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White House Press Secretaries have a history of avoiding questions - report

White House Press Secretaries have a history of avoiding questions - report
White House press secretaries are charged with briefing the press on the activities of the president’s administration, but a new survey shows just how often they try to avoid that obligation by evading questions.

By diving into the transcripts of more than 5,000 press briefings since 1993 – the earliest that the American Presidency Project’s archives date back to –Buzzfeedwas able to compile a list of phrases favored by press secretaries as they try to avoid answering sensitive or critical questions. These were dubbed “weasel phrases” by the site, and include sayings like, “I can’t comment on,” “not going to speculate,” and “I’m not aware.”

After seeking out these phrases, the website calculated how often they were uttered per every 1,000 words the press secretary spoke. Although the survey is far from scientific, it did produce some interesting results.

According to the chart, President Bill Clinton had easily the most evasive press secretaries, with four of the top five slots going to people working in his administration. George Stephanopoulos topped the list with 12.5 weasel phrases per 1,000 words, but his successor Dee Dee Myers was not far behind with 11.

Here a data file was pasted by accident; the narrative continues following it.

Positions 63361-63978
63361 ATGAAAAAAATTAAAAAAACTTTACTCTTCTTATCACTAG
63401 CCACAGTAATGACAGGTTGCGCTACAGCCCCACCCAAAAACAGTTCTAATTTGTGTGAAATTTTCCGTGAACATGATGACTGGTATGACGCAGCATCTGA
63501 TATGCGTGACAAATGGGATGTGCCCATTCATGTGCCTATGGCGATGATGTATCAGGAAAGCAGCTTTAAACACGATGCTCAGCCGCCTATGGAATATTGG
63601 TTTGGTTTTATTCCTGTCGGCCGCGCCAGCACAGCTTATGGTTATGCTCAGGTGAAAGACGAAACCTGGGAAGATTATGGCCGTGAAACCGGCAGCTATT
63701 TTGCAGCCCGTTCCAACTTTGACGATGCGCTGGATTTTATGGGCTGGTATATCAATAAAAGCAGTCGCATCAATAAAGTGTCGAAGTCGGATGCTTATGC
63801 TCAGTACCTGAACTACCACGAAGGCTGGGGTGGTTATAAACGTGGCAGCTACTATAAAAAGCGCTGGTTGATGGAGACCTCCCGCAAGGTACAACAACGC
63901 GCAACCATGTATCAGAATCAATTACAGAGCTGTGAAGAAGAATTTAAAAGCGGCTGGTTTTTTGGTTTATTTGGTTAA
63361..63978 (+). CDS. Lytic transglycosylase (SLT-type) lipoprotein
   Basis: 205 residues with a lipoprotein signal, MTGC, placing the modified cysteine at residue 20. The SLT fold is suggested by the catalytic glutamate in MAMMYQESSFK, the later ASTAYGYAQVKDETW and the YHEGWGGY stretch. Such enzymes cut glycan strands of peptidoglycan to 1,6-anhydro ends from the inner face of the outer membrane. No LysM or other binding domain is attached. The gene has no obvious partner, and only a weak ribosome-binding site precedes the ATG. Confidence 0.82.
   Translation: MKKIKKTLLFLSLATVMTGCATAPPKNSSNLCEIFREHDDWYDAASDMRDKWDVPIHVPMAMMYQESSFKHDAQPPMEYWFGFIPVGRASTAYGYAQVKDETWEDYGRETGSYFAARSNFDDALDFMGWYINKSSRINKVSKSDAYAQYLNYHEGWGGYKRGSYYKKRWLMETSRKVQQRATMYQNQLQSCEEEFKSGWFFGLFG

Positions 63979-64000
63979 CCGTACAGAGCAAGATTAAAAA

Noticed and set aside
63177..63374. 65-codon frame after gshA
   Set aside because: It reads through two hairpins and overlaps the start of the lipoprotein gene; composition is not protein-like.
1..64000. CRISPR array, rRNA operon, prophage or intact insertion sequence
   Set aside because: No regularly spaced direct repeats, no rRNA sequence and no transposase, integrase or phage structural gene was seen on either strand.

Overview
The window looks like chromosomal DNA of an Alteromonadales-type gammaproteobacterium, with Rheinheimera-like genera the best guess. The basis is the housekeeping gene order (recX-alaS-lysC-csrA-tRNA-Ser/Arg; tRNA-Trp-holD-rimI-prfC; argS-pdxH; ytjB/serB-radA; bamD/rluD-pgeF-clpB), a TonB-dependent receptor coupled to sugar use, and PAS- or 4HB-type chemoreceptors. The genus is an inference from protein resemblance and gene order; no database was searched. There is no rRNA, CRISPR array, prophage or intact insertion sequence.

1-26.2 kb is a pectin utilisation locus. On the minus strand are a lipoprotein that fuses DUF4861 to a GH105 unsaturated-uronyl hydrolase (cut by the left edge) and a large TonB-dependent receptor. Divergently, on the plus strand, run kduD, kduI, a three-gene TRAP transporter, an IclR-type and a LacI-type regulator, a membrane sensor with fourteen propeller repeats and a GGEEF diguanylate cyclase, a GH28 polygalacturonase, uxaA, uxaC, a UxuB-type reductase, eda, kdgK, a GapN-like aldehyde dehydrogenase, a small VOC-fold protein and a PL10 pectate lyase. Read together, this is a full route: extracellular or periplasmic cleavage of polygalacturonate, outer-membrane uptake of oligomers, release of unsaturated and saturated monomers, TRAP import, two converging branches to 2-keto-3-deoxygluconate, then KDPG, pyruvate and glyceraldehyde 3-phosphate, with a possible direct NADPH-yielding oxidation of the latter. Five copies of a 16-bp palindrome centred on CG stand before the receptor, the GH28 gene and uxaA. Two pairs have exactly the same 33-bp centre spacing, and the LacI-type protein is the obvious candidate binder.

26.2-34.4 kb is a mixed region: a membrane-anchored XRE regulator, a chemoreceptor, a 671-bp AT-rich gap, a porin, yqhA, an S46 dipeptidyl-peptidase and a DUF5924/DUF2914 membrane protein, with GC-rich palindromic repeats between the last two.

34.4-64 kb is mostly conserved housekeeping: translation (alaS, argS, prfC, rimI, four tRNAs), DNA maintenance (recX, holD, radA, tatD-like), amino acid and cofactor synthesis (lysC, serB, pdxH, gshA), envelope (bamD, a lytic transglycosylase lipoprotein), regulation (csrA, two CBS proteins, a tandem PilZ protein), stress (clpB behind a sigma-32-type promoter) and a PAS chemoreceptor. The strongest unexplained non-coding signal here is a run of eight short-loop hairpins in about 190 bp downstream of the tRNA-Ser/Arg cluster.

Generally speaking, press secretaries under President George W. Bush were less evasive than those under Presidents Barack Obama and Clinton, with Ari Fleischer being the least slippery of all at 3.4 weasel phrases. Overall, Bush secretaries averaged 5.1 weasel phrases, compared to 6.3 under Obama and 7.5 under Clinton.

The phrase “I don’t know” was spoken the most by all secretaries over the last 21 years – nearly 10,000 times.

Buzzfeed also found that press secretaries became more evasive as time passed between 2001 and 2009, but that they became more direct as the years passed under Obama. Current briefer Josh Earnest is the most straightforward outside of Fleischer.

Check out the whole survey here.